Teutonia Peak
Mojave Desert, California
November 9, 2010

After hiking the Kelso Dunes we had plenty of time the same day to snag a tiny peak also in the Mojave Desert. Teutonia Peak consists of giant granite blocks arranged in a jagged ridge. There are three peaks: North, South and Centre. Centre Peak is the highest.

From the trailhead, Teutonia Peak rises above a profusion of Joshua trees, the highest concentration on the planet. We marveled at the odd trees as we hiked down the trail to Teutonia. And we enjoyed the wild life. A rabbit disappeared into the underbrush. Lizards scattered underfoot. A few birds flitted about.

The trail led to the ridge crest where it ended abruptly. After looking around we realized we had to drop down the east side to reach the South and Centre Peaks. (We eschewed North Peak as it's a class 5 climb.) Shin went for Centre Peak. Although only a class 3 climb, he had to jump across an abyss, a leap that made him nervous. If it made Shin nervous, it was out of the question for Dinah and I. Instead we scrambled up South Peak which was marginally lower than Centre Peak. After taking a panorama from the South Peak, I looked for Shin. I expected to see Shin on Centre, but he had disappeared.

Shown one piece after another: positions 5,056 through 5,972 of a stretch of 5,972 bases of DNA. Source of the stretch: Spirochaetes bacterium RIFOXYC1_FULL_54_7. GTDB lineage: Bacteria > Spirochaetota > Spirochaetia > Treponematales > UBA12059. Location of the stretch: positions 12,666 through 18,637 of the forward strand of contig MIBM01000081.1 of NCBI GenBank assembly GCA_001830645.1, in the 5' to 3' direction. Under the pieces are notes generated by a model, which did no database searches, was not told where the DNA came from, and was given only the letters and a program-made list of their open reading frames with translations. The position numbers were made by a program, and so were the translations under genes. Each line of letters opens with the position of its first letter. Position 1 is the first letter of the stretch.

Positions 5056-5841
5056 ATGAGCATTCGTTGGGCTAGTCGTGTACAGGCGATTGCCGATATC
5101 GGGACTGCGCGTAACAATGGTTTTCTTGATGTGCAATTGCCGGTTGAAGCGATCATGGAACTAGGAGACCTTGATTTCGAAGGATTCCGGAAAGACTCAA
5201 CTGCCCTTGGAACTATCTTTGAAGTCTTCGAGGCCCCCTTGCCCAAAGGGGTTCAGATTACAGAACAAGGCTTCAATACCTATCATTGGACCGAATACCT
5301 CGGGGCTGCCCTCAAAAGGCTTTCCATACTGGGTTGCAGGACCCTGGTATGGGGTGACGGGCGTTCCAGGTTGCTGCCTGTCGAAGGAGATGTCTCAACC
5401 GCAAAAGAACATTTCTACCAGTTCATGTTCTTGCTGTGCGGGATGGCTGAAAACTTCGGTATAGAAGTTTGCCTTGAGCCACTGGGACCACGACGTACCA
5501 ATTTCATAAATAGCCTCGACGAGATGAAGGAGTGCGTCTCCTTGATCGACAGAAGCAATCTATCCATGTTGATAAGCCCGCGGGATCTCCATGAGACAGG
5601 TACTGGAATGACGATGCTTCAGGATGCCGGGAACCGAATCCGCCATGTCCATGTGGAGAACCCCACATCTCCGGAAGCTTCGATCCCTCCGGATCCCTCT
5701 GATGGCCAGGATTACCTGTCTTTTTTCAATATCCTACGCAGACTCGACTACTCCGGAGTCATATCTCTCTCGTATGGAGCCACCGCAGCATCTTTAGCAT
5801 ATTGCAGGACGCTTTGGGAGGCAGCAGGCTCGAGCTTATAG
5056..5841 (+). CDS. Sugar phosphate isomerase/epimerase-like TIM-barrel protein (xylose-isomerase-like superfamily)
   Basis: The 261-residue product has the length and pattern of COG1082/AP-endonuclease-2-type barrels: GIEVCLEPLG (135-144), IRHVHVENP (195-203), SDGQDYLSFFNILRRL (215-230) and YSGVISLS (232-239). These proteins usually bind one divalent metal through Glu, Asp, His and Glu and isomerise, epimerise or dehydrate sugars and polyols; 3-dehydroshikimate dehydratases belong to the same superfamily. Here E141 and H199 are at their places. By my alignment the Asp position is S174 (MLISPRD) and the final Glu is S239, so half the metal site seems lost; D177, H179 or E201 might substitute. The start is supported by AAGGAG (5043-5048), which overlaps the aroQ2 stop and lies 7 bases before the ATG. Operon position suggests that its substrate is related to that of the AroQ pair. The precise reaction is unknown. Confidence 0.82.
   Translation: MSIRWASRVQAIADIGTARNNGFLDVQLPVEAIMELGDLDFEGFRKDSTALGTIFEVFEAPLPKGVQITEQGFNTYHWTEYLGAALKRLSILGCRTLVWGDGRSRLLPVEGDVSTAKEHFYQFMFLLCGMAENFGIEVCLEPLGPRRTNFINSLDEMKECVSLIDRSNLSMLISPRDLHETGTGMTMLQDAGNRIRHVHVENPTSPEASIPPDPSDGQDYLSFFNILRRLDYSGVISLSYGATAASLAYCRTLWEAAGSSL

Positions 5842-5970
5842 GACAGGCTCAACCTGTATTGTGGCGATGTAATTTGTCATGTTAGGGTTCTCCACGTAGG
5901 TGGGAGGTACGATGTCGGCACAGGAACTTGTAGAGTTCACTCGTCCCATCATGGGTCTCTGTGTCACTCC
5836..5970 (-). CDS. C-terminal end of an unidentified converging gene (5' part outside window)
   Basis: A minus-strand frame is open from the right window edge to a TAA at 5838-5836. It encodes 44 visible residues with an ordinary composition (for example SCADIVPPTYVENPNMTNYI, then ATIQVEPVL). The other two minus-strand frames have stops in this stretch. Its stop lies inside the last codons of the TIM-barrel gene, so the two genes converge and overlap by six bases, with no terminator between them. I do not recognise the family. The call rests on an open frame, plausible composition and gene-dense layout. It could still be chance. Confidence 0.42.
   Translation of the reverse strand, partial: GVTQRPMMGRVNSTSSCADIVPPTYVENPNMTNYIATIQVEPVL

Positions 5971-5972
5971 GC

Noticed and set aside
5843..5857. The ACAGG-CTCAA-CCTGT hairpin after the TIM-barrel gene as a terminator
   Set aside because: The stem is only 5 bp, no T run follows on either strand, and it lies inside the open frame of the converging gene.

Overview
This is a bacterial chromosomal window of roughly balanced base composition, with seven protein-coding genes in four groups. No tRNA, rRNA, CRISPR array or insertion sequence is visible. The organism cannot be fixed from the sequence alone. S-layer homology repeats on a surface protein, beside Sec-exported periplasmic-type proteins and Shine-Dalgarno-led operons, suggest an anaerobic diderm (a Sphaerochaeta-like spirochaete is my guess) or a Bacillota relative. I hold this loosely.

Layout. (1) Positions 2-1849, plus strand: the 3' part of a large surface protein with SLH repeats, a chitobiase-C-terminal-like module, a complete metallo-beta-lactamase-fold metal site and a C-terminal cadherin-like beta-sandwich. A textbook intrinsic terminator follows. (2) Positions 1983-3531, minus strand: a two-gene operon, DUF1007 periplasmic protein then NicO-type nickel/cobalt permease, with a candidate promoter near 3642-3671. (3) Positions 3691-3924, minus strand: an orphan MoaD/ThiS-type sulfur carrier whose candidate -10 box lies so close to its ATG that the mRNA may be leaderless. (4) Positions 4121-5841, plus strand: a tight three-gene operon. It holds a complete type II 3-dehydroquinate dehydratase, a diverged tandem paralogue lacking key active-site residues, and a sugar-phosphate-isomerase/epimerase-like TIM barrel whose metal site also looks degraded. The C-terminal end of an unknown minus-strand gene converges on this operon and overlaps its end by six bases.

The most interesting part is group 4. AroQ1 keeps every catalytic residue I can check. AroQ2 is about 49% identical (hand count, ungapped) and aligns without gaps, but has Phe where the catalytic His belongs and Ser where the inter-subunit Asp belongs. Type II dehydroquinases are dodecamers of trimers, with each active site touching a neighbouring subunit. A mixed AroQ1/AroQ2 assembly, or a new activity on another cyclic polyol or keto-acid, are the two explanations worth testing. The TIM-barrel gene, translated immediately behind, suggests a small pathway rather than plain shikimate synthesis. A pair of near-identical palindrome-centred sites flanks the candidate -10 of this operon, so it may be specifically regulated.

When we caught up with Shin he was excited. He had seen a gray fox. After descending Centre Peak, he had passed below South Peak and ended up farther south on the ridge where we ran into him, and where he had seen the fox. Then Dinah and I saw the fox too. The three of us started down the ridge where we spotted it, but the cunning animal outfoxed us and disappeared into the rocks.

By then, it was time to turn back. Rather than retrace our steps back along the ridge to the trail, we dropped down the east slope of Teutonia and made our way through the Joshua trees. Looking back, Teutonia Peak was not a lofty goal to achieve so much as a granite playground to explore.


Teutonia Trail


The trail passes through Joshua trees.


Approaching Teutonia Peak


Starting up the ridge


Ahead we see a landmark, a balancing rock (mouse over).


Superb desert scenery


Pretty cool rock too!


We drop down the east side.


Dinah works her way around granite boulders.


It's hard to determine where the South and Centre Peaks are.


Jagged north ridge ends with the balanced rock.


The notch above Dinah separates South and Centre Peaks. Shin heads to Centre Peak.
Dinah and I will go to the notch to climb South Peak.


Shin ponders his next move on Centre Peak (mouse over to pull back).


Dinah climbs the notch between the South and Centre Peaks.


60 km northwest: in line with the balanced rock, is the Kingston Range.


North: Clark Mountain, Mescal Range and Stripe Mountain


After climbing down, Dinah looks back at South Peak.


Gray fox


Looking for the fox at the south end of the ridge


Descending from the south end


Kessler Peak lies east on the other side of Cima Road


Towering Joshua trees


Cima Dome1:24,000 Topo (3.6 mi, 5725 ft, 735 ft)

U.S. Trips | Home